Max is the son of two successful actors who are invited to start a theatrical troupe in India. On the day of their ship’s departure, Max plans to meetMax is the son of two successful actors who are invited to start a theatrical troupe in India. On the day of their ship’s departure, Max plans to meet his parents at the dock. When he gets there, he discovers that their ship, the Flower of Kashmir, does not exist, and his parents have disappeared.
Max and his grandmother set about trying to track down Max’s missing parents, and Max starts looking for a job, since he know his grandmother cannot afford to support him on her own.
Max stumbles upon a job when he reunites a mother with her lost child, and he begins getting requests from other people to find things that they have lost. His talent for disguising himself helps him to solve his cases, but he soon discovers that finding something that is lost can uncover all sorts of other problems.
Readalikes: The Invention of Hugo Cabret by Brian Selznick and the Enola Holmes Mysteries by Nancy Springer, which are also historical stories about independent and inventive young people left to fend for themselves. ...more
Liesl has been locked in her attic room for over a year by her stepmother, who would not even let Liesl visit her dying father.
Po is a ghost. He appeLiesl has been locked in her attic room for over a year by her stepmother, who would not even let Liesl visit her dying father.
Po is a ghost. He appears in Liesl’s room (he’s not quite sure why), and she enlists his help to find her father on the Other Side and to help her escape so she can fulfill her father’s last wish.
Will is apprentice to an alchemist who has just created the most powerful magic in the world. He runs away to escape the alchemist’s fury after discovering that he has made a terrible mistake. His mistake will unexpectedly put Liesl in danger.
The runaways are pursued by the alchemist, his powerful client, and Liesl’s stepmother, who will stop at nothing to get back what is theirs.
Liesl and Po tells several people's stories, which all tangle together by the end of the book. The villains are truly terrible people, and Liesl and Will's circumstances are awful, but the focus is on their new friendships. Hopeful, sweet, and slightly sad.
Readalikes: - The Tale of Despereaux by Kate DiCamillo (another sweet fantasy with several characters whose stories come together) - The Graveyard Book by Neil Gaiman (for the friendships with ghosts) ...more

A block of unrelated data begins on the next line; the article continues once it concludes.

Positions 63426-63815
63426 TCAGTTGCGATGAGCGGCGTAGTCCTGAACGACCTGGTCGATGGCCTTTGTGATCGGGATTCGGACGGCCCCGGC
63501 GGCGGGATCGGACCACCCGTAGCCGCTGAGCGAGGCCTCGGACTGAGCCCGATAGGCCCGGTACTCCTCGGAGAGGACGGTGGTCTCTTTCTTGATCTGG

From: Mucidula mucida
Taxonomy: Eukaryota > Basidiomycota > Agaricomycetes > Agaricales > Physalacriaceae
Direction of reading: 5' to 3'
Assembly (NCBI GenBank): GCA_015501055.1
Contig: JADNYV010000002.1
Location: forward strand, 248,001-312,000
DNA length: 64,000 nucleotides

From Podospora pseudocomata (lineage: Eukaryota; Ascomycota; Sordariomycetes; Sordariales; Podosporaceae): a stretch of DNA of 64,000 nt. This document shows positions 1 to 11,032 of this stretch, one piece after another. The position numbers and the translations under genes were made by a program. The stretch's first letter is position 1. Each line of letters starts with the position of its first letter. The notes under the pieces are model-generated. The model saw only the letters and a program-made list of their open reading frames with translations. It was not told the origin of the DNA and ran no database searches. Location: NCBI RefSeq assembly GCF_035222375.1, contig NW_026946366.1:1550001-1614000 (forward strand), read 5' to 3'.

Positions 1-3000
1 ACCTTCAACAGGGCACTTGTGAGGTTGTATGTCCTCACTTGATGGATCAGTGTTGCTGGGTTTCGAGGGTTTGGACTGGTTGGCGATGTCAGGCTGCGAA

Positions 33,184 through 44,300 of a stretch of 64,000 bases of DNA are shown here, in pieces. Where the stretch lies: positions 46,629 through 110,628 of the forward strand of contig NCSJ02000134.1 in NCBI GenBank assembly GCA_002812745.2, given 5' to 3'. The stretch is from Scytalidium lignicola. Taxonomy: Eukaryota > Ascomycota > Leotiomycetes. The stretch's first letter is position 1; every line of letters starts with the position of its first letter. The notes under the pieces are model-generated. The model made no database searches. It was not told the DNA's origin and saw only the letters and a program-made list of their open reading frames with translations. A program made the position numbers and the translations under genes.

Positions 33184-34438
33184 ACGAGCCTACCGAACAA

Miss Penelope Lumley, fifteen years old and recently graduated from the Swanburne Academy for Poor Bright Females, is nervous about obtaining her firsMiss Penelope Lumley, fifteen years old and recently graduated from the Swanburne Academy for Poor Bright Females, is nervous about obtaining her first job as a governess. But after a whirlwind interview at Ashton Place (in which Lady Constance Ashton doesn’t ask Penelope about her credentials and refuses to tell her about the children), she is immediately hired.
Penelope soon finds out why when she follows a howling noise to the barn and finds three children. Literally raised by wolves, the children were discovered by Lord Frederick Ashton while he was out hunting.
Many governesses would be daunted by the task ahead of them, but Miss Penelope Lumley is intelligent and confident in her abilities – and besides, she has always loved animals. She quickly sets about the task of transforming them from children who bark, howl at the moon, and chase squirrels into children with enough table manners, socially useful phrases, and dancing skills to attend Lady Constance’s Christmas party.
A funny book with several mysteries left unsolved at the end.
Readalikes: - Lemony Snicket’s Series of Unfortunate Events and Trenton Lee Stewart’s The Mysterious Benedict Society (for the quirky humour and slightly off-kilter world) - Nancy Springer’s Enola Holmes Mysteries (for the resourceful and intelligent heroine and sense of mystery)...more
There is far more focus on the ideas in this novel than the story. Readers who already agree with some of the ideas in the book (e.g., destiny) wouldThere is far more focus on the ideas in this novel than the story. Readers who already agree with some of the ideas in the book (e.g., destiny) would probably get more out of it. Reading it as more of a fantasy story, I didn't find it that inspiring. I did, however, enjoy the writing style and the description of the exotic landscapes....more